Frederick David Wilson Mugler, III was born in Lake Charles, Louisiana then later attended the University of Oklahoma where he was roommates with Ron Sunshine. While there, the two ran the school’s radio station. While in school, Fred also worked at KOCY in Oklahoma City then for a station in Lake Charles, LA. Then he went to KIRL, Wichita, where he came up with the name Fred Frelantz (a comment on the wandering nature of rock and roll disc jockeys) but management wouldn't let him use it. So he went by the name "Derf O'Day" (O'Day was the last name of another well-known local personality and Derf was "Fred" spelled backwards). Recommended by Ron, Fred was hired for the WROV morning show in 1961 and upon arriving he was an instant hit. In addition to being a great disc jockey, Fred was a comic genius and spontaneity was one of his great virtues. He never prepared anything before he went on the air, he just talked about whatever came to him and could ad-lib better than anyone who has ever lived. On WROV, Fred originally called himself "Dr. Fred Frelantz" and said he was broadcasting from the "Feltbetter Clinic." He was a genius of self-promotion and often had himself paged in restaurants to increase his name recognition.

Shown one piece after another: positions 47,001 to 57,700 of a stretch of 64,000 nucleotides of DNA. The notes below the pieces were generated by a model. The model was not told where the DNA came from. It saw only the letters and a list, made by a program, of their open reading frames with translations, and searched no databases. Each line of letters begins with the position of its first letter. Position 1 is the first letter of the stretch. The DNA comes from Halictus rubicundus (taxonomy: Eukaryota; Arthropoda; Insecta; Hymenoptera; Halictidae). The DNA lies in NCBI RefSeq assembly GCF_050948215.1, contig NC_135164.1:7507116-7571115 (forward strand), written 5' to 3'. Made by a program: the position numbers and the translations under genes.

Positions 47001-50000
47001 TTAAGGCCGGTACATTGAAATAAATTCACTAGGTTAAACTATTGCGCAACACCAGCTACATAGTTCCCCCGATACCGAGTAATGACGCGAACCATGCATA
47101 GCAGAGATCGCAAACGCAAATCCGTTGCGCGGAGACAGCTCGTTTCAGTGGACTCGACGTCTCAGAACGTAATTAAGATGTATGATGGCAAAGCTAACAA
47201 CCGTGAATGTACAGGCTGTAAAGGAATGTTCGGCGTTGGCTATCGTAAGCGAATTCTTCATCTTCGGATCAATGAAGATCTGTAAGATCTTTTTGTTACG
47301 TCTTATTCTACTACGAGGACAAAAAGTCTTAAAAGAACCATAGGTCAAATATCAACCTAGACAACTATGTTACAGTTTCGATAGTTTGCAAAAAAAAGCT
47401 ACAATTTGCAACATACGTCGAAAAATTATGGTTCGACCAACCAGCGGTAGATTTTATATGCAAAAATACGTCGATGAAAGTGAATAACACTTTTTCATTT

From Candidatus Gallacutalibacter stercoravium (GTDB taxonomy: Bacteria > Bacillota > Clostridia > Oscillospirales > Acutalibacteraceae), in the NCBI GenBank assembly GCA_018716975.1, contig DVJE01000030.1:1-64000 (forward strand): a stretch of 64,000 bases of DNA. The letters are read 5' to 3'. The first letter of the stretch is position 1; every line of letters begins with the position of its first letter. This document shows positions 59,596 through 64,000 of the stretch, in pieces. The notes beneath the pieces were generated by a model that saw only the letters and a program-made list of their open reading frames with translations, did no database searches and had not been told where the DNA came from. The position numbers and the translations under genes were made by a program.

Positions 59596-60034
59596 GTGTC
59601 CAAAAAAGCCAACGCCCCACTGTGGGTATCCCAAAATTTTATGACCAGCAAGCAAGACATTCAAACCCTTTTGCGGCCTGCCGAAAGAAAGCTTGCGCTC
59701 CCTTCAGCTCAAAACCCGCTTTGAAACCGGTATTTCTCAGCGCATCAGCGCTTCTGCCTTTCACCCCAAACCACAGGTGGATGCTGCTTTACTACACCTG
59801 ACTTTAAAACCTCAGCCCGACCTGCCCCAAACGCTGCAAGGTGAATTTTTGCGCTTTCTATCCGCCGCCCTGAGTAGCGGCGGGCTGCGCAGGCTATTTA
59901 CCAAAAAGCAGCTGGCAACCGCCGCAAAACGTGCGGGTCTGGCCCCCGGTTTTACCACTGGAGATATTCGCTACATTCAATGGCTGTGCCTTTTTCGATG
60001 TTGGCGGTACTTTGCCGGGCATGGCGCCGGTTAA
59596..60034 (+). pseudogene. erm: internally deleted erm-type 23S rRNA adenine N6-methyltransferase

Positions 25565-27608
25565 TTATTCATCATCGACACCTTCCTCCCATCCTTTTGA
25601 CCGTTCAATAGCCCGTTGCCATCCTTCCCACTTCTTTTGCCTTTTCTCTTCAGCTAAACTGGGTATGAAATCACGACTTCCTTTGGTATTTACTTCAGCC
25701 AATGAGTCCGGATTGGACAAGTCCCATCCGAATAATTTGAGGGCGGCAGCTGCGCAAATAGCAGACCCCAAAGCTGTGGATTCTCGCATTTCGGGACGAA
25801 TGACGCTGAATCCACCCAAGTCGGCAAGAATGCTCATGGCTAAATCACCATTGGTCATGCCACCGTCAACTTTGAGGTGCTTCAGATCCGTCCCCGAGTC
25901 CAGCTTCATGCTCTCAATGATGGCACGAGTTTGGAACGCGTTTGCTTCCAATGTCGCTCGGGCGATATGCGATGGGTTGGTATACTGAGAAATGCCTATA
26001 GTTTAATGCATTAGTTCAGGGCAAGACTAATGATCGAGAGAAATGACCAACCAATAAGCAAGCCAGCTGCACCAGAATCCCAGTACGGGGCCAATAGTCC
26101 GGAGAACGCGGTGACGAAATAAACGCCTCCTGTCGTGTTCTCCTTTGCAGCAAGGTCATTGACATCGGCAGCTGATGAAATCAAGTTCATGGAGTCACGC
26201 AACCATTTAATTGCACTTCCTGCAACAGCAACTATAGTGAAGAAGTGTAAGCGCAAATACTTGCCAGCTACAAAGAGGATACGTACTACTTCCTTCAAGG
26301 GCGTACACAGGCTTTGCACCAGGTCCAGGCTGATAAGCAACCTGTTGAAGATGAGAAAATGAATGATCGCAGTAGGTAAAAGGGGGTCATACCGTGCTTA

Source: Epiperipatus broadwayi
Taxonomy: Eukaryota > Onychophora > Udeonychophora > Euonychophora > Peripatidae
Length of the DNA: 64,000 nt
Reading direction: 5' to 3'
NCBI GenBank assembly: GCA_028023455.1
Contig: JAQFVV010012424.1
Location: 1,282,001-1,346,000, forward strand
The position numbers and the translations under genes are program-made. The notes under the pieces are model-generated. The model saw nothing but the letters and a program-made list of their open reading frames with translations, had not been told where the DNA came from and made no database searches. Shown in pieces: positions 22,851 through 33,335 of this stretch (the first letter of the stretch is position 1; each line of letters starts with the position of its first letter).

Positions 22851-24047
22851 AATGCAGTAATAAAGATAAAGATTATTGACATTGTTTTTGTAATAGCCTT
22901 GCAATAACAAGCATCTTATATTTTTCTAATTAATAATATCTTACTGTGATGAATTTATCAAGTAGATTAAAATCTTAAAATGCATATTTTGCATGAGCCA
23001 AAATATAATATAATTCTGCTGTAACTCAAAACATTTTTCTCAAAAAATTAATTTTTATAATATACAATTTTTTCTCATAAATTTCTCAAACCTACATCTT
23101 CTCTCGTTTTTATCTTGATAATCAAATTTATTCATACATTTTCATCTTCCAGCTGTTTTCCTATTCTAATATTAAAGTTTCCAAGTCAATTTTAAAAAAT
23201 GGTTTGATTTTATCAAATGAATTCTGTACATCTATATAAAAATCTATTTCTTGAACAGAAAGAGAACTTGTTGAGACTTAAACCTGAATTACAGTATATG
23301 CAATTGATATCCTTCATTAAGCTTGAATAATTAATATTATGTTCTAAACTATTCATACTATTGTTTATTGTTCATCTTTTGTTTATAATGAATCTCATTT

In November, 1964, Fred performed what is probably to this day Roanoke’s biggest radio stunt, his “Wake-A-Thon” during which Fred stayed awake broadcasting from a trailer at Towers Mall for a near record 142 hours. During this promotion, Fred developed a unique rapport with WROV’s newest personality, Jack Fisher, which culminated with them doing a two-man show in 1966.
Fred left WROV in 1969 and formed Creative Advertising with Tommy Holcomb and John Hartmann. He then worked for years at Image Advertising in Roanoke. Fred continued to be seen on television commercials for Berglund Chevrolet and other clients, and as the yearly host of the Easter Seals Telethon on WSLS-TV.
Throughout this entire era Fred was also a prominent member of the the Vikings and seen regularly at local venues such as The Coffee Pot. One of Fred's most requested songs to this day is his version of Mr. Bojangles.
Fred and Jack returned for a reprise of their two man show on WROV in 1981 and continued this on a monthly basis for several more years. Arguably, Fred was the biggest media star in Roanoke history. Sadly, he died in an apartment fire in Roanoke in 1986.